U.S. Stocks Surges As FBI Clears Clinton

U.S. equity soars on Monday after a nine-day slide as FBI said ‘no change from July’ on Democratic nominee Hillary Clinton’s investigation.  The Dow Jones Industrial Average jumped more than 300 points to 18,233. The S&P rose 2.04 percent to 2,127.80 at 1:29 p.m. in New York, ending its longest losing streak since 1980. Financials and Technology lead the gain, rising 2.6 percent and 2.36 percent respectively. Nasdaq Composite Index increased 2.3 percent as the Technology sector outperformed others.

“This is mostly a political-relief rally. The market tends to favor a divided-control scenario [in government] and this raises those odds,” said Bruce McCain, chief investment strategist at Key Private Bank. “This is a week to settle out the election and then we’ll see where investors turn their attention to.”

The rally came after FBI cleared Clinton on her private email server investigation. Federal Bureau of Investigation Director James Comey said Sunday in a letter that the bureau had “not changed its conclusions,” that it wouldn’t recommend criminal charges against Clinton. The announcement came just two day before 2016 U.S. presidential election.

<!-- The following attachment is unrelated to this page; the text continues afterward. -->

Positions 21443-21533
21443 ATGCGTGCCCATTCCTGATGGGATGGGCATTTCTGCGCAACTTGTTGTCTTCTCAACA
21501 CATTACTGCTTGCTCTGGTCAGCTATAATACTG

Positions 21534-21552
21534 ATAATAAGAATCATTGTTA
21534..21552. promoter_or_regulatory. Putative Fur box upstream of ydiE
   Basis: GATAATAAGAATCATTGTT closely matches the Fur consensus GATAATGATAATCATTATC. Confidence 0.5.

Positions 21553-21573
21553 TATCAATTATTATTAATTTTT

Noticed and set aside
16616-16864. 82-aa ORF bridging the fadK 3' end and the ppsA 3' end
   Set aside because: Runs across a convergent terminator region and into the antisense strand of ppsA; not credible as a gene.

“We’ve been down nine straight days as concerns over a potential Trump victory put a lot of caution in the market,” said Michael James, managing director of equity trading at Wedbush Securities Inc. in Los Angeles. “Some of that is being relieved with the comments from the FBI about the Clinton e-mail investigations. All today guarantees is that there will be more volatility for the rest of the week following tomorrow’s election.”

Investors are figuring out how the presidential election will affect the global financial market. The major Wall Street analysts had the consensus view that the stock market will sell off if Donald Trump wins, while the market will edge up if Clinton wins.

“We believe that if Trump wins, markets are likely to fall further — one should not use the Brexit template where stocks bounced quickly,” Mislav Matejka and other JPMorgan analysts said in a Monday note.

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